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“We conclude, therefore, that Rupert Murdoch is not a fit person to exercise the stewardship of a major international company.”
But the report’s authors are riven along party lines over this conclusion, which was inserted by Labour MP Tom Watson. Despite agreeing to several other conclusions, four Conservative members voted against the report as a whole because they could not agree with Watson’s addition regarding Murdoch.
“It was stuck in on the basis of no evidence whatsoever,” committee member Louise Mensch, a Conservative MP, told a remarkable press conference. “We all felt that was wildly outside the scope of a select committee. It will correctly be seen as a partisan report. It’s not for this committee to advise News Corp shareholders.”
The headline-grabbing line was proposed by MP Tom Watson, the most dogged of News Corp’s parliamentary pursuers, who is publishing a book on the whole affair, and who said: “More than any individual alive, he (Rupert Murdoch) is to blame.”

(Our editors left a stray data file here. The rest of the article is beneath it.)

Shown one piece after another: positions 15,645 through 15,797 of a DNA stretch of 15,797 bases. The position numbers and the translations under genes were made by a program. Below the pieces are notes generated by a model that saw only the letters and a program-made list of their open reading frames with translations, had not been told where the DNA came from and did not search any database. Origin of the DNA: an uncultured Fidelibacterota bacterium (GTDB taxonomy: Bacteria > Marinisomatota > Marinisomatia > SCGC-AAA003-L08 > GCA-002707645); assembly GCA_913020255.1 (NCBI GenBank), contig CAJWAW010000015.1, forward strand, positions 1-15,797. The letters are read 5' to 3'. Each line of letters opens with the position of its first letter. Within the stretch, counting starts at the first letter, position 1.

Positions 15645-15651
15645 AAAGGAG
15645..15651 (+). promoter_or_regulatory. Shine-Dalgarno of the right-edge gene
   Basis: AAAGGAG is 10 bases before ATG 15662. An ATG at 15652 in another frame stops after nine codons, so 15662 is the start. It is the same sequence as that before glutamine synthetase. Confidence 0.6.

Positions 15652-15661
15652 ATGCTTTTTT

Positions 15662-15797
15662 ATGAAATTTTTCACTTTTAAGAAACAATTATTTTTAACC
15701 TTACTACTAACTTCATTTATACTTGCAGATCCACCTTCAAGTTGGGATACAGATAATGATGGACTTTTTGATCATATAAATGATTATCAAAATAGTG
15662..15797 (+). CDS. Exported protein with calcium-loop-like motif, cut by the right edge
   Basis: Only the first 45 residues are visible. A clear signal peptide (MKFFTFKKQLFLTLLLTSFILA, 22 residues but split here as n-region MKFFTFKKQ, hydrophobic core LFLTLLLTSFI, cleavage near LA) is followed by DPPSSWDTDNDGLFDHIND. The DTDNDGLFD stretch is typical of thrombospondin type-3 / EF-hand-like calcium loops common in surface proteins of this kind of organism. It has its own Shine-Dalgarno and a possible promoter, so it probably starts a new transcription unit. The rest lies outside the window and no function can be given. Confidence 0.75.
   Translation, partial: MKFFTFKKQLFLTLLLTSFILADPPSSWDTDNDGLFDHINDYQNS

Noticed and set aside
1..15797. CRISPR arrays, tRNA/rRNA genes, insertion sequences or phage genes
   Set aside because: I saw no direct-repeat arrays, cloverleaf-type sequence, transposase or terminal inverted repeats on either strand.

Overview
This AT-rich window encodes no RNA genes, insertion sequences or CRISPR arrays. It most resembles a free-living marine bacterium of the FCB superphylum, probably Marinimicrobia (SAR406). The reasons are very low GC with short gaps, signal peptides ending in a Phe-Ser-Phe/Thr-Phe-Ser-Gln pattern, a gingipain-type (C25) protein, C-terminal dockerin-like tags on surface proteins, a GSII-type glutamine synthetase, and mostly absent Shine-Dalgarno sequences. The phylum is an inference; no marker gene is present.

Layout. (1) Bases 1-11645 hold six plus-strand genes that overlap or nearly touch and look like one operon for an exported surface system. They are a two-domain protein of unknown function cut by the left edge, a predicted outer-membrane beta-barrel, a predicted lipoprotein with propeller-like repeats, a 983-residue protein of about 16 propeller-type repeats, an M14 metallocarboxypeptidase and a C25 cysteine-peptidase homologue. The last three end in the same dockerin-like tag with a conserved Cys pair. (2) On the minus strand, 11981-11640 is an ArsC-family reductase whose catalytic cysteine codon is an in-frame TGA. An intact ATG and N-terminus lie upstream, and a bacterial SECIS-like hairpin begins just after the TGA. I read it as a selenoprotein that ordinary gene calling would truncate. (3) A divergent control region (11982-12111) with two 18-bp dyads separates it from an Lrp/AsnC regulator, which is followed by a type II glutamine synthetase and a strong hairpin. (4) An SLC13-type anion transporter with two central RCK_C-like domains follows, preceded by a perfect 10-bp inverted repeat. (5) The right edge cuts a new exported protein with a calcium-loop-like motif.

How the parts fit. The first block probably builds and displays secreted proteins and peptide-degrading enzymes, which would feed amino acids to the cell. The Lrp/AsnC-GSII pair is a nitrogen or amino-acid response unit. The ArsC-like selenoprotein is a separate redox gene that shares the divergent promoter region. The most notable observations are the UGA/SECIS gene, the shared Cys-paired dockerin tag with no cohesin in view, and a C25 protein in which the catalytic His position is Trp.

Due to the disagreement, the committee is referring the report up for endorsement by the House Of Commons itself.
Committee member Damian Collins, a Conservative, said the matter of Murdoch’s fitness should be left to UK media regulator Ofcom, which is deliberating whether BSkyB and News Corp are fit to hold a broadcasting license.
The committee concluded unanimously it had been misled by former News International and Dow Jones CEO Les Hinton, former News Of The World legal manager Tom Crone, former News Of The World editor Colin Myler and by News International corporately.
It did not find evidence it had been misled by Rupert or James Murdoch. But it does make a slur on James’ executive abilities whilst he helmed News International: “We are astonished that James Murdoch did not seek more information … this clearly raises questions of competence on the part of News International’s then Chairman and Chief Executive.” That line was voted against by just two of the 10 committee members.
What happens next
Don’t bet on this ending any time soon:
- Committee chair John Whittingdale conceded matters are now in uncharted waters. Perjury charges for misleading parliament cannot be ruled out.
- Accountability to parliament. “There is precedent for an offender to be called before the House (Of Commons) and be admonished,” Whittingdale said.
- Despite not being unanimously agreed, the slur on Rupert’s fitness may play negatively with News Corp shareholders.
- James has already stepped back from several related board seats in an early attempt at damage control.